Onion Tarte Tatin

Caramelized onions are one of my favorite things ever, so any recipe that I come across that involves caramelized onions (or shallots) instantly goes on my to-do list! This one has literally been on there for years, and I really suggest you don’t wait as long as I did to make this. I never wanted to make it for a holiday, since my mom doesn’t like cooked onions (she tolerates raw ones, though…), but ended up making this at her house, anyway, as part of a huge meal, so don’t worry, she had plenty of options (like homemade pasta) to choose from!

This is balsamic vinegar, fresh thyme, butter and caramelized onions, surrounded by flaky pie crust. So it’s pretty simple, but also a combination of my favorite things, and the way it comes together, it fills your kitchen with amazing aromas! I think I could eat the whole thing by myself. Which is a good idea, maybe I’ll try individual onion tarte tatins next time. with shallots instead? Okay, now I’m just talking to myself…

I made this with a different dough than the recipe called for, but next time I’d like to try it with the cheddar-y crust. Although it worked fine in the stainless pan, I wish I had a 9-inch cast iron skillet to make this in- mine is meat.

Onion Tarte Tatin, adapted from BBC
Serves 4 as a main, much more as a side


  • 1 batch Flaky Pie or Tart Dough
  • 2 1/2 lbs onions
  • 1 tablespoon butter
  • 1 teaspoon sugar
  • 6 sprigs fresh thyme
  • 1 tablespoon fresh thyme, chopped
  • 1 tablespoon balsamic vinegar
  • salt and freshly ground black pepper


  1. Preheat the oven to 350F and preheat a solid baking sheet as well.
  2. Begin by preparing the onions, which should have their outer papery skins removed and then be cut in half lengthways from stem to root. After that, place the pan over a medium heat and, as soon as it’s hot, add the butter and the sugar, then as soon as the butter begins to sizzle, quickly scatter the sprigs of thyme in, then arrange the onions on the base of the pan, cut side down. As you do this you need to think ‘jigsaw puzzle’, so that after the onion halves have been placed in the pan to cover the surface, all of those left over need to be cut into wedges and fitted in between to fit all of the gaps. Bear in mind that what you see when you turn the tart out, is the cut side of the onions.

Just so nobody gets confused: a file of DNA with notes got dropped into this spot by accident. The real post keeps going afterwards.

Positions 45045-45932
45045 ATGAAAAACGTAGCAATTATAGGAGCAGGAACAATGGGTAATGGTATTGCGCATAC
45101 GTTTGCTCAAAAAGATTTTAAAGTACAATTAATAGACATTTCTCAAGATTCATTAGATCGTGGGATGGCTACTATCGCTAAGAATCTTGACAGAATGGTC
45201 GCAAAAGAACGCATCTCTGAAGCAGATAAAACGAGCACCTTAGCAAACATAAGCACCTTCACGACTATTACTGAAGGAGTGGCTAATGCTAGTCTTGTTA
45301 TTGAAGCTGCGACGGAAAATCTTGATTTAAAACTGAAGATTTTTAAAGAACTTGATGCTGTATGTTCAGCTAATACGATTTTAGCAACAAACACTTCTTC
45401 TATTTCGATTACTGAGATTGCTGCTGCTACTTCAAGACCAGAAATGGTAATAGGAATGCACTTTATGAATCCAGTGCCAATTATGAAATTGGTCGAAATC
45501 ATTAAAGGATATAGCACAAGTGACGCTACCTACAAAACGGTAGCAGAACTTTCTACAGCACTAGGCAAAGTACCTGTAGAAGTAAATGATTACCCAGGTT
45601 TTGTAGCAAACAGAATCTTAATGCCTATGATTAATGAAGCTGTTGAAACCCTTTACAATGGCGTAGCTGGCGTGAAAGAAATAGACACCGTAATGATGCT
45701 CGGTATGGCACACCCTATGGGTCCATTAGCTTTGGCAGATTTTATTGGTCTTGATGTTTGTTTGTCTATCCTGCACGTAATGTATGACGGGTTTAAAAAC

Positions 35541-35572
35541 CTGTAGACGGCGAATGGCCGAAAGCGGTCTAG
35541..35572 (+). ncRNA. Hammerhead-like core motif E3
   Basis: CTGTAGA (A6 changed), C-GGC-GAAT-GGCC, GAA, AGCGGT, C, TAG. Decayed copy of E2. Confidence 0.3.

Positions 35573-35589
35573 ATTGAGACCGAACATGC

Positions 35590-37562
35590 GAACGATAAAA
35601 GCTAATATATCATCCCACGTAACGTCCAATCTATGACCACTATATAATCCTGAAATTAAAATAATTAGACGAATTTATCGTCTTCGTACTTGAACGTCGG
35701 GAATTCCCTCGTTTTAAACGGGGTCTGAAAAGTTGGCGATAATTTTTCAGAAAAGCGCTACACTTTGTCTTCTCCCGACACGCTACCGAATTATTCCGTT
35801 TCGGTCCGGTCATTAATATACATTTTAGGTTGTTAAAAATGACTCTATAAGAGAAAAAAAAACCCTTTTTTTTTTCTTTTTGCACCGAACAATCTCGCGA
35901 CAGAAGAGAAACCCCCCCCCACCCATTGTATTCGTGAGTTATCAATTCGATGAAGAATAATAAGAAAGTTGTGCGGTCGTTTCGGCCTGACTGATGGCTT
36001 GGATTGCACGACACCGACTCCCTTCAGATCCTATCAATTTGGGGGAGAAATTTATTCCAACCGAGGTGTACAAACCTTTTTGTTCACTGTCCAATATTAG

3. When the onions have all been fitted in, give them a good seasoning of salt and freshly milled black pepper, then scatter over the chopped thyme and sprinkle in the vinegar. Now turn the heat down under the pan and let the onions cook very gently for about 10 minutes. After that, cover the pan with foil and place it on the baking sheet on the shelf just above the centre of the oven and leave it there for the onions to cook for 50-60 minutes.
  4. While the onions are cooking, make the pastry. Then pop the dough into the fridge wrapped in plastic wrap for 30 minutes to rest.
  5. As soon as the onions have had their cooking time, test them with a skewer: they should be cooked through, but still retain some texture. Then, protecting your hands well, remove the pan from the oven and place it back on to the hob, increasing the oven temperature to 400F. Then turn on the heat under the pan containing the onions to medium, as what you now need to do is reduce all the lovely buttery onion juices – this will probably take about 10 minutes, but do watch them carefully so that they do not burn. By this time you’ll be left with very little syrupy liquid at the base of the pan.
  6. While that’s all happening, roll out the pastry to a circle about 10 in in diameter, then – again being careful to protect your hands – turn the heat off under the pan, fit the pastry over the onions, pushing down and tucking in the edges all round the inside of the pan. Then return the tart to the oven on the same baking sheet but this time on the higher shelf and give it another 25-30 minutes until the pastry is crisp and golden.
  7. When the tart is cooked, remove it from the oven and allow it to cool for 20 minutes before turning it out. When turning it out it’s important to have a completely flat plate or board. Then, protecting your hands with a tea cloth, place the plate on top of the pan, then turn it upside down, give it a good shake and hey presto – Red Onion Tarte Tatin! If for any reason some of the onions are still in the pan, fear not: all you need to do is lift them off with a palate knife and replace them into their own space in the tart. I think it’s nice to serve this tart just warm with a few shavings of Parmesan sprinkled over.